Siege of Luxembourg (1794–95)

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Siege of Luxembourg
Part of the French Revolutionary Wars
Siège de Luxembourg 1794-1795.jpg
Siège de Luxembourg 1794-1795 by Charles Caïus RENOUX
Date 22 November 1794 – 7 June 1795
Location Luxembourg City, Southern Netherlands (present-day Luxembourg)
49°36′40″N 6°07′59″E / 49.611°N 6.133°E / 49.611; 6.133Coordinates: 49°36′40″N 6°07′59″E / 49.611°N 6.133°E / 49.611; 6.133
Result French victory
Belligerents
France French First Republic Habsburg Monarchy Habsburg Austria
Commanders and leaders
France Jean René Moreaux
France Jean-Jacques Ambert
France Jacques Maurice Hatry
Habsburg Monarchy Johann von Bender
Strength
25,500[1] to 39,000[2] 15,000
Casualties and losses
unknown 1,200 casualties
12,396, 819 guns captured

The siege of Luxembourg was a siege by France of the Habsburg-held Fortress of Luxembourg that lasted from 1794 until 7 June 1795, during the French Revolutionary Wars. Although the French army failed to breach the walls of the city, which were renowned as amongst the best in the world, the fortress was forced to surrender after more than seven months.[3]

Luxembourg's long defence led Lazare Carnot to call Luxembourg "the best [fortress] in the world, except Gibraltar",[3] giving rise to the city's nickname 'the Gibraltar of the North'.

The result of the capture of Luxembourg was the annexation of the Southern Netherlands into France on 1 October 1795.[3] Most of Luxembourg (including all of the modern Grand Duchy), became a part of the département of Forêts, which was created on 24 October 1795.[4]

Background[edit]

After taking Rheinfels Castle, the French were masters of the left bank of the Rhine, with the exception of the fortresses of Mainz and Luxembourg. The Committee of Public Safety therefore ordered that both of these should be conquered.

The Army of the Rhine, commanded by General Claude Ignace François Michaud, attacked Mainz, while the Army of the Moselle under Jean René Moreaux dealt with Luxembourg. The French were particularly eager to take this city as they were hoping to find large stocks of provisions and war materials, which they were lacking.

Field Marshal Baron Johann von Bender was the governor of Luxembourg, and the commander of the city was Field Marshal-Lieutenant Johann Wilhelm von Schroder. 15,000 were garrisoned in the city, which was also defended by 500 guns, cannons, mortars and howitzers.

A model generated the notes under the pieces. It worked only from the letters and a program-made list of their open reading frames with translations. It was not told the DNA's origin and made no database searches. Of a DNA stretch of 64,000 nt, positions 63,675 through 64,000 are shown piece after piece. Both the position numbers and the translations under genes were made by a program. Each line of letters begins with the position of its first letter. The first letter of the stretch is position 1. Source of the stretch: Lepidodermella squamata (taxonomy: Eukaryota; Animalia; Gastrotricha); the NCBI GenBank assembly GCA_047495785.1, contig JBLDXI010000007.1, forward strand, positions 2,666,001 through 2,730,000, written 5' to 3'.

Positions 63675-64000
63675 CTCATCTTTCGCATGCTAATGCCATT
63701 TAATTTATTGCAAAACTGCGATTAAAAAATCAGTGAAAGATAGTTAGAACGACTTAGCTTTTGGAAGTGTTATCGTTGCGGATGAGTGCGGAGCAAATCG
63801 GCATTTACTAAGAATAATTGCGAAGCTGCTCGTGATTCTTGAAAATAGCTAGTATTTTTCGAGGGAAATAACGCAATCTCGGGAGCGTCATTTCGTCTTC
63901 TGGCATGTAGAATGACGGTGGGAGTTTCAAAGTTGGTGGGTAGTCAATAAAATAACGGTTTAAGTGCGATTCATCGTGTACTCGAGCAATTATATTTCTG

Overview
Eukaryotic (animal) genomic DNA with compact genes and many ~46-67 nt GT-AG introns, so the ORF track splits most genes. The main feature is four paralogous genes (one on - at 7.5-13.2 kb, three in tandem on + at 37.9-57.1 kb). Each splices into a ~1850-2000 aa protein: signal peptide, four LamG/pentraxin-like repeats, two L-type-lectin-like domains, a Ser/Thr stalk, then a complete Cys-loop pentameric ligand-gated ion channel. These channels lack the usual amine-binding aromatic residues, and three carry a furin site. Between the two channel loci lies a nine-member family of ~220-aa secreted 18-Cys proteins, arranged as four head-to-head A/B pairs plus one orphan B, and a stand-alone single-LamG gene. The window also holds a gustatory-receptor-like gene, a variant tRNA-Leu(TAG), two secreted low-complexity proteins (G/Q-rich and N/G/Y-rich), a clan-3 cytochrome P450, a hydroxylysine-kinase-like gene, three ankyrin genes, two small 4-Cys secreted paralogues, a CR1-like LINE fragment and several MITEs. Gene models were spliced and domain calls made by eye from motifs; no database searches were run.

Prelude[edit]

On 19 November 1794, the two companies of the 5th Dragoon Regiment which made up the vanguard of the division of General Jean-Baptiste Debrun were met around Liège by a large Austrian contingent of 1,500 infantrymen and 400 cavalry, which they defeated despite their numerical inferiority.

On 21 November, on the edge of the forest of Grünewald, Debrun's division encountered an Austrian outpost of 400 infantrymen, 300 Hussars and 6 artillery pieces. The brigade of General Guillaume Péduchelle pursued the enemy up to the reach of the cannons of Luxembourg. The confrontation, started at 11:30, lasted until nightfall, and ended in a victory for the French, who captured 4 cannons and their caissons.

Siege[edit]

The commander-in-chief, General of Division Jean René Moreaux, arrived on 22 November and deployed his three divisions around the city. Alexandre Camille Taponier's division occupied the road to Trier; Debrun's division took the road to Arlon; the third was on the road to Thionville; the reserve was in Frisange.

The artillery of the city engaged in intense firing on anything that was within range. The soldiers of the Army of the Moselle suffered from the hardships of winter, and lacked supplies. Often, half the men were not at their posts, but were busy pillaging the neighbouring villages to find food. General Moreaux, in late January, requested Field Marshal Bender to surrender honourably, but this was declined.

Sepia-tone print of a 1775 map of Luxembourg fortress by Ferraris
Luxembourg fortress in 1775 by Joseph de Ferraris.